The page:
6 Prologue You re down on the list to teach Recitation 09 of a large course, Introduction to Applied Science. The 400 students enrolled will hear or at least sit through three lectures a week by a big name in the field still hoping for a Nobel Prize. Those students lucky enough to have been assigned to Recitation 09 will have you as their recitation teacher for two additional classes a week; it s to you they will consign their weekly problem sets, their hour exams, and their hopes for an A. Twice a week you walk through the classroom door to be greeted by thirty upturned faces there were twenty to start with, but your spreading renown has attracted others and a clamor of questions about the week s lectures and problem sets. Suavely and with unfailing good humor, you deal with these, providing the needed insight with a few deft words. Now and then you delve into your experience to provide a striking example that animates what had seemed to be just dead knowledge, or a lively anecdote that places the subject in a human context. If the week s lectures have been difficult, you may spend part of a period offering to your students your own view of the material: it is penetrating and clarifying, and your students interrupt you with perceptive questions and comments. Grading their problem sets and exams is a joy as you chart their steadily growing competence. They badger you for literature references, and at the term s end crowd around you to find out what you are teaching next semester and what the best sequel to the course would be. No evaluation is needed: the glow in their eyes tells all Wake up, we re back on Earth: it s the first day of classes, and in just two hours Recitation 09 will materialize as a bunch of interested but appraising faces. What happens from then on is partly up to them, but mostly up to you. In this booklet we ll talk about some common problems in teaching, and offer a variety of ideas you can try. We re concerned primarily with the teaching of recitations that accompany large lectures, so you won t be reading about how to design a course or how to lecture. But don t put the booklet in the circular file just because you re teaching your own small class by yourself: maybe three-fourths of what s in here applies to you, too. Even you three-star generals who give the large lecture classes might look at this booklet because generals need to be in touch with the problems faced by their second lieutenants; if they ask for your advice on some teaching problem, you can tell them you ll think it over and then crib an answer from the booklet. 3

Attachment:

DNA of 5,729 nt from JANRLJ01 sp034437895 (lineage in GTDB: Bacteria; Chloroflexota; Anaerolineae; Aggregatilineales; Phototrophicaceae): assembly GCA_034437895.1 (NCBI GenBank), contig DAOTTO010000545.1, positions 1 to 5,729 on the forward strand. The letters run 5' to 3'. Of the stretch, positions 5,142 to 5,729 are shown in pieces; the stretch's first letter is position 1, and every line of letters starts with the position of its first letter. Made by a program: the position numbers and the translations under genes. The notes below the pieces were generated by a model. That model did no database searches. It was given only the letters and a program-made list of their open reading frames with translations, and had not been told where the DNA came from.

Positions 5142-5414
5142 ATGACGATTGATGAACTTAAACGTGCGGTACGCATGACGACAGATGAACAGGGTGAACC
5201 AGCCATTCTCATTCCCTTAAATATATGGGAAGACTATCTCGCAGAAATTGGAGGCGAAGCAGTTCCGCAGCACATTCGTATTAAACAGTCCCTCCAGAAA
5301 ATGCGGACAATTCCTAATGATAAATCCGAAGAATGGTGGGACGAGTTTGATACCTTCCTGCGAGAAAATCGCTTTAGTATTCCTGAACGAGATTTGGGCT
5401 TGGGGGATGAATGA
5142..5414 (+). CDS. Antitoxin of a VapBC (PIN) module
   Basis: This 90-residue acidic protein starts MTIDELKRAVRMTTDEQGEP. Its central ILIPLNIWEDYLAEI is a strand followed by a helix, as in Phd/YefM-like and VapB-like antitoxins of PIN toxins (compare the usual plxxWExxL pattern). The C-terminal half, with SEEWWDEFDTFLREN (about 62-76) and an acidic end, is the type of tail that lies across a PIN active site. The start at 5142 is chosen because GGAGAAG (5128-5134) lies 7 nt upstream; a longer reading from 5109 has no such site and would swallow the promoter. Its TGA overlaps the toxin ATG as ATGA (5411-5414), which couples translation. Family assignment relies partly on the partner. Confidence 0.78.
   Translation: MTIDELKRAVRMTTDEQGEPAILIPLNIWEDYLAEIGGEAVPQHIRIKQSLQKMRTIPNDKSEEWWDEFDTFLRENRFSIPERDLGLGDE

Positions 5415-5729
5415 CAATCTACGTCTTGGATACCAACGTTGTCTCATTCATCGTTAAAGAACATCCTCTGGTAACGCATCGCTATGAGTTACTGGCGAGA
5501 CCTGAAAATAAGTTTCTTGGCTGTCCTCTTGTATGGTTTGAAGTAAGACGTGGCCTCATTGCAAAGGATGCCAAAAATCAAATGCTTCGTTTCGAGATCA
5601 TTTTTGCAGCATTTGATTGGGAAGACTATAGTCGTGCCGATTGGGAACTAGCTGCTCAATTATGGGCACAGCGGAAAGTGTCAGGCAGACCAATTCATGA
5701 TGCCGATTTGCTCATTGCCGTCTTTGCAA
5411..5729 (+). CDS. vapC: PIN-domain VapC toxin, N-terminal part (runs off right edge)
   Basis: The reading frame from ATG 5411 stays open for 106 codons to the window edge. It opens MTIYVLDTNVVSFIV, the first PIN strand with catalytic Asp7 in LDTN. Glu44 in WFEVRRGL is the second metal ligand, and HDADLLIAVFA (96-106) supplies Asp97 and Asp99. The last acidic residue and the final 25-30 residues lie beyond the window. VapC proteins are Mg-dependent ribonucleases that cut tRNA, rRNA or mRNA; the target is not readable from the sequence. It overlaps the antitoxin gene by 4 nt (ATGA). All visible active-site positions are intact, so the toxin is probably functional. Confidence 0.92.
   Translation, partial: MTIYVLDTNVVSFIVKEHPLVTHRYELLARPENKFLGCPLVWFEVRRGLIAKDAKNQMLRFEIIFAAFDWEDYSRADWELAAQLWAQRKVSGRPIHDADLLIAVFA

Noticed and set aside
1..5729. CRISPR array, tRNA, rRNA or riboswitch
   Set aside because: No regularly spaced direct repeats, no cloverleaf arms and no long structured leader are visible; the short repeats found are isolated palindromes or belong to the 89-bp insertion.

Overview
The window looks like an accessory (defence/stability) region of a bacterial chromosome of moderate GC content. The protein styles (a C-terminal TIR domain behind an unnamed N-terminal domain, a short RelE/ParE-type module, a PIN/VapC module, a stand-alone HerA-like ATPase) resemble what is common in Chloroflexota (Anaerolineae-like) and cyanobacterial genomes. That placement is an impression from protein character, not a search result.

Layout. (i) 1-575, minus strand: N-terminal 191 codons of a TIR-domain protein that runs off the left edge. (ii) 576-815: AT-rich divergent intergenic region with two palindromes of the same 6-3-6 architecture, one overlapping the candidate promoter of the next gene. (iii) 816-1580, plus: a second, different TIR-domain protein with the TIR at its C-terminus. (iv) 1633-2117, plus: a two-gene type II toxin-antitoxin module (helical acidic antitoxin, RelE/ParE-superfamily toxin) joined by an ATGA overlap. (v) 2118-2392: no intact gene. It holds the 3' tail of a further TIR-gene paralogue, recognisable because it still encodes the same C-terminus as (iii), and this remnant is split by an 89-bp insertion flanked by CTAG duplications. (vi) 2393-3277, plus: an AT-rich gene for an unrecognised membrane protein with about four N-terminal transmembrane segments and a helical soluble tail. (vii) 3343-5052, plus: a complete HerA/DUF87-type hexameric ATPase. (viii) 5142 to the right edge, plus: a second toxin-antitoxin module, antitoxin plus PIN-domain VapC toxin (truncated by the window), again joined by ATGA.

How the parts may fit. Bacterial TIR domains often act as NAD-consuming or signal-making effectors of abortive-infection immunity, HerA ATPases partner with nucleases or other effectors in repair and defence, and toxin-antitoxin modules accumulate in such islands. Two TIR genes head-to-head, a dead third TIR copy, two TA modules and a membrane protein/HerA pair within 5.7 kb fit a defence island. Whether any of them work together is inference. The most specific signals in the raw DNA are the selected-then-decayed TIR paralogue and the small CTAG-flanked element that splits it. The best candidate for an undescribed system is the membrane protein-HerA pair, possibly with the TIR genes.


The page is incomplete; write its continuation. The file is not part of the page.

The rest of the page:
7 Right now, however, we d like to say a few words to the new teachers important things that might otherwise be submerged in the sea of suggestions we re coming to. If you re just starting out as a teacher, you may find all this advice a bit bewildering and hard to keep in mind. A lot of it will only come alive after you meet your students and have had a few sessions with them. We suggest you read the booklet through quickly now and come back to it from time to time as the term goes on. There is no single right way to teach; your task is to develop your own natural teaching style, choosing and adapting suggestions to fit your own personality. Don t follow advice that makes you really uncomfortable you need to be relaxed to be effective. But shy teachers sometimes have to push themselves a little. No two recitations are alike. Popular and experienced faculty having two recitation sections of the same subject will report that one is regularly a joy to teach, the other like pulling teeth all semester. The mix of students, the time of day, some subtle interaction between your personality and theirs who knows? Remember this if things are sometimes difficult. Remember too that you are not solely and personally responsible for the success or failure of your students. They have many other resources lectures, books, tutoring sessions, friends. Just do what you can. By the same token, you have resources to help you improve as a teacher and the most important are your colleagues. Make every effort to meet other recitation teachers and regularly share classroom experiences with them, trade material and discuss different explanations with them, exchange classroom visits with them. Have a videotape made and ask them to watch it with you. A recitation instructor should talk to the lecturer, too; at staff meetings you can provide important feedback from the students how they like the course, and what troubles they are having. In this way, not only you, but the course itself will improve. How This Booklet Is Organized Chaotically, according to the critiques of the first edition of the booklet. Irretrievably, according to those searching for some bit of advice they dimly remember seeing somewhere in it. Actually there is a guiding principle: put the most common problems first so that readers in a hurry can still get something of value from it. But this doesn t address the two organizational complaints. So a summary has been added to the end of the booklet, arranged, we hope, in some mildly logical order, with page references to the text of the booklet. Consult this if it s five minutes before class and you need a quick fix. For further help in retrieval, an index has been added. 4